Categories
Miscellany

The bechara who needs a Cinkara

Caution: This is a piece that I wrote in Nov 2000 for the light-hearted journal of my the then employer. Its full of usual jokes and PJs and probably doesn’t deserve a read, now. So why is it being carried here after 9 long years? Well because Yahoo geocities is shutting its shop and these articles had to be saved for eternity 🙂  Bear with me!

They say that life begins at forty. May be that’s true, but everything else starts to wear out or fall out. Why, I’m still too young to consider that, but God knows why, I feel like getting older than my age. Premature..err..ageing?

cinkaraSo you ask what evidence? Mere faazil dost..there are three signs of old age. The first is loss of memory, the other two..I forget. The case is not so serious though like some of my other friends who sometimes find themselves on the landing of the stairs and can’t remember whether they were on their way up or way down.

So what does a married man like me who took to his heel from his 6 years young ‘illustrious’ sales career grunting over in IT with colleagues fit to address him ‘uncle’. Uncle sam? Or the temptation to surf the Net (that ultimately lets you gain so much weight, because at almost every site they give you a “Cookie”) or was it the inability to decide regarding ‘com’ or zyada. The decision to jump in the IT-bandwagon, clever or not, apna raam thinks with Rayben clarity that philhaal work is a lot less fun-and fun is a lot more work (so now you know folks why I did a bunk from parties and never even stroll in the vicinity of Basketball stadium). Imman se, is umra main caution is the only thing I care to exercise.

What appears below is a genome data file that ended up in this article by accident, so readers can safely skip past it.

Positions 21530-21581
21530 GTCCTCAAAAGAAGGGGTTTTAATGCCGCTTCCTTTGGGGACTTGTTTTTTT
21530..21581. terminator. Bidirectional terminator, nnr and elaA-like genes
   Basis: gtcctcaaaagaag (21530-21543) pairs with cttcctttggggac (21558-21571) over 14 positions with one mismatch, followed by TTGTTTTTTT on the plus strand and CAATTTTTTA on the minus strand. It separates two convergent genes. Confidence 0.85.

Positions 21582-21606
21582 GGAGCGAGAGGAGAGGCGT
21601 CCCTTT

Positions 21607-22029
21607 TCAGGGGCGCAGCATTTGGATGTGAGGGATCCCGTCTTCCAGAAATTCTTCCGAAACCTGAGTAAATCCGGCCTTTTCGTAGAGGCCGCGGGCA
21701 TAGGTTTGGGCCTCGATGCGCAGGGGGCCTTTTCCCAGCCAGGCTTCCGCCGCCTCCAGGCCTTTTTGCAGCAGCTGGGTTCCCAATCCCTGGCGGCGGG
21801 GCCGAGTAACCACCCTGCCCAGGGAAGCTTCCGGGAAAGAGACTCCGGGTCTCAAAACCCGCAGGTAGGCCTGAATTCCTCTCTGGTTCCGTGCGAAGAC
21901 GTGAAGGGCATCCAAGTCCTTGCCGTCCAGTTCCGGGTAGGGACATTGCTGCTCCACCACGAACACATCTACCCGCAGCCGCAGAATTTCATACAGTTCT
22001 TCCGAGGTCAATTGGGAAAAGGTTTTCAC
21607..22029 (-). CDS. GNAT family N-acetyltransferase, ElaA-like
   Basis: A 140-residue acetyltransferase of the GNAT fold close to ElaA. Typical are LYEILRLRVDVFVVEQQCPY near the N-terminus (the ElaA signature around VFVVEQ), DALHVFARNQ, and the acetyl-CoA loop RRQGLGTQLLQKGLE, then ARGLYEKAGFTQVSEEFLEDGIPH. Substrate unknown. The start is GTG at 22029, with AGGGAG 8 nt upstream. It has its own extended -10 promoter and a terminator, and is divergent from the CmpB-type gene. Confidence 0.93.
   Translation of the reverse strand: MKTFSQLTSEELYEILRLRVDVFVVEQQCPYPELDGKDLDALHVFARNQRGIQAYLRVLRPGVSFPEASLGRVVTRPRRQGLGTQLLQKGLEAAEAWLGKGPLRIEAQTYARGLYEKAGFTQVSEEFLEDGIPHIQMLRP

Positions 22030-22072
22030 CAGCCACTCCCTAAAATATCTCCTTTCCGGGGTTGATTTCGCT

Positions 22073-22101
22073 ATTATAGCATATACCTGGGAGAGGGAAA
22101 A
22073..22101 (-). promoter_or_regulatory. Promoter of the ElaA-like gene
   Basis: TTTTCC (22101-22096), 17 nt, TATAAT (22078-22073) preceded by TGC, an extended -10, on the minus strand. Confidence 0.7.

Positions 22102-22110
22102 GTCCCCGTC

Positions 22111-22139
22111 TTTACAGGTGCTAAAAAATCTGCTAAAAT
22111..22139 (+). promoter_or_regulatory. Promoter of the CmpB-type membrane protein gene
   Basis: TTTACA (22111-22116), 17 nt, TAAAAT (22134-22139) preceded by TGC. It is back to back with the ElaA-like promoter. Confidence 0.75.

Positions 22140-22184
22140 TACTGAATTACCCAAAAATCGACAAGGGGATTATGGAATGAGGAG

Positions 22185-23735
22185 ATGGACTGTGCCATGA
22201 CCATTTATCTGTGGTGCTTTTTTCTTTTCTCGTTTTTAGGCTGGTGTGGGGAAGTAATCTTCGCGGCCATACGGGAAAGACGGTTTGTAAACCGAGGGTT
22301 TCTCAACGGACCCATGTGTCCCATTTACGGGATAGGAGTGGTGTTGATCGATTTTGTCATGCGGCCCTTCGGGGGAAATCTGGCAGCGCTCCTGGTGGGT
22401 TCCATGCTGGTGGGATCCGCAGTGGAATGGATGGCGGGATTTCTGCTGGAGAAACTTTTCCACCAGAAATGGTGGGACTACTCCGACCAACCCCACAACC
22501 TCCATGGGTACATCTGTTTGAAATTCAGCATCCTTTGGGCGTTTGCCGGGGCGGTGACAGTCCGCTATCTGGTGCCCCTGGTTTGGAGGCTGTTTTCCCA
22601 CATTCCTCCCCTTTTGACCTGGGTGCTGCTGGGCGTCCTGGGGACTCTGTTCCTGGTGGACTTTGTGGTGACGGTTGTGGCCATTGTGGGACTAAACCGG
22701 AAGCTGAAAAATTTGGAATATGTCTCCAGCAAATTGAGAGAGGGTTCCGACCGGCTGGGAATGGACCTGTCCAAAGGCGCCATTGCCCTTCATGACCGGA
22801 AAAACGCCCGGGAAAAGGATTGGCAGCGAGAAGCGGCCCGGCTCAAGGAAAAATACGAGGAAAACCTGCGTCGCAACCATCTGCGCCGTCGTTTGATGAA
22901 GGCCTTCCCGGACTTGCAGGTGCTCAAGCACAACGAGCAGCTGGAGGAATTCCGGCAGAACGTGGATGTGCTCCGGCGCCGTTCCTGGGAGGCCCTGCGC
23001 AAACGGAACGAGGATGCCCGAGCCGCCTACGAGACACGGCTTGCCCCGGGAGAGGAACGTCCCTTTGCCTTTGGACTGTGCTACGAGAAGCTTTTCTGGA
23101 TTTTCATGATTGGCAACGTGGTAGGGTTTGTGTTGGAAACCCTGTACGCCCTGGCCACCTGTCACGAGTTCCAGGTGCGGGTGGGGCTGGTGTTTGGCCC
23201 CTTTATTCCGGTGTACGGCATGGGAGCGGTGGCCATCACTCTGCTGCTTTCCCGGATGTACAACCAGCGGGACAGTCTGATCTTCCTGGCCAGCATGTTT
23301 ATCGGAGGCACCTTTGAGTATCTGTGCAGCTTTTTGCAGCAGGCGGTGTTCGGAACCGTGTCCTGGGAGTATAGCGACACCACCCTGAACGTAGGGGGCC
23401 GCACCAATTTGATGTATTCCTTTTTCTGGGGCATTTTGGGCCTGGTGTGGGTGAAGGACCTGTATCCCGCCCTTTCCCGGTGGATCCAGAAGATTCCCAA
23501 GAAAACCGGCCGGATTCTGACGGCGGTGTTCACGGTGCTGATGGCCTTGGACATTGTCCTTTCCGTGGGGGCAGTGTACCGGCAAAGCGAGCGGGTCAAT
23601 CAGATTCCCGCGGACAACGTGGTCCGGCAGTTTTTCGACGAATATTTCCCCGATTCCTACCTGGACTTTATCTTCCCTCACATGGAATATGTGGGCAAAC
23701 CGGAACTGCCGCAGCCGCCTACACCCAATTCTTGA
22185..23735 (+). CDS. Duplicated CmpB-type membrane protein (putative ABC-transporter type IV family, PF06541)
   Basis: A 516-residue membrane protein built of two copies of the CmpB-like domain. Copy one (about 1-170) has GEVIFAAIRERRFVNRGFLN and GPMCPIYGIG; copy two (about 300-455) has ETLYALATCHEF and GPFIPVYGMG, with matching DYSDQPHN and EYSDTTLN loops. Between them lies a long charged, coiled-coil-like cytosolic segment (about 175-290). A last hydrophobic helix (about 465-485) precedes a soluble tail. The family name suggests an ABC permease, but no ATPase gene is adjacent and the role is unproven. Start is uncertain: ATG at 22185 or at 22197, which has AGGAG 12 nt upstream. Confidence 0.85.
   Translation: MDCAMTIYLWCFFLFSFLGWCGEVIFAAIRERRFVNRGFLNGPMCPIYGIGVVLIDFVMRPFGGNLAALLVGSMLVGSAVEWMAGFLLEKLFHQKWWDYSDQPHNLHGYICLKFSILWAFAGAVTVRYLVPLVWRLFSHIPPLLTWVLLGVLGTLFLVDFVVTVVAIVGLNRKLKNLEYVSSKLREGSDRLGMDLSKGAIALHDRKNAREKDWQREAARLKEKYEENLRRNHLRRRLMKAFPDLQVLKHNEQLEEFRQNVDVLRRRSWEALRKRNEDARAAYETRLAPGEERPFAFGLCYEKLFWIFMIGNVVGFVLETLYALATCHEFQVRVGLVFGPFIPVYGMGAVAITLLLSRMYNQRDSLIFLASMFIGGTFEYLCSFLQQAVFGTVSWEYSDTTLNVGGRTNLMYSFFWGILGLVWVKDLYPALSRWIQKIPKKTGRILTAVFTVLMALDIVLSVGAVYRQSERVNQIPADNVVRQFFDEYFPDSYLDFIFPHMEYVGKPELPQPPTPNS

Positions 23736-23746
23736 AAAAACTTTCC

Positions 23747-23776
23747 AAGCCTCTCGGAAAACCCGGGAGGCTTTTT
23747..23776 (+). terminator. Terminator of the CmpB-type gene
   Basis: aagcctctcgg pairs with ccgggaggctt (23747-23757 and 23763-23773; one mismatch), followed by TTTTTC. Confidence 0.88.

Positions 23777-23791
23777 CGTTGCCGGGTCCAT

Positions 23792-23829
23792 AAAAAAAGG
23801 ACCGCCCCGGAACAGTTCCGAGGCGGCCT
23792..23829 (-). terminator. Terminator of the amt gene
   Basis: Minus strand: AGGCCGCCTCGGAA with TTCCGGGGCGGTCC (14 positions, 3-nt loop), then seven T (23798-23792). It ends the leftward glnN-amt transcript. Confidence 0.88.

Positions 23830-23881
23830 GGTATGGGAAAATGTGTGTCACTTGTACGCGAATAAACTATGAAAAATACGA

Still people envy me? I could smell that! They feel that girls flock me. Trust this bhaisaab, one should start realizing that he is getting older when the girls at the office started confiding in him. And you thought.. shiv..shiv..shiv..

So back to the issue of me feeling that I have arrived the stage of taking longer to rest than to get tired. Boss, it’s been ages when I stopped growing at both ends (and begun to grow in the middle). Frankly I never have had this choice of two temptations and choosing the one that will get me home earlier. But you know which one I would have chosen. Reason perhaps, half of the guys who shake hand with me in morning will complain “Arre tu itna dheela kyon rehta hai yaar?”

May God forgive the nadaans for the folly of not their own because even I wake up with that morning-after feeling, while I didn’t do anything the night before. So that’s it guys! It’s a pity you are compelled to cope up with a veteran. But remember even Microsoft gives DOS with windows. When you can have faith in India winning a gold in next Olympics at least I can expect a bit for me..as for now please note that tomorrow I may be late because meri kamar mein dard hai..Ouch..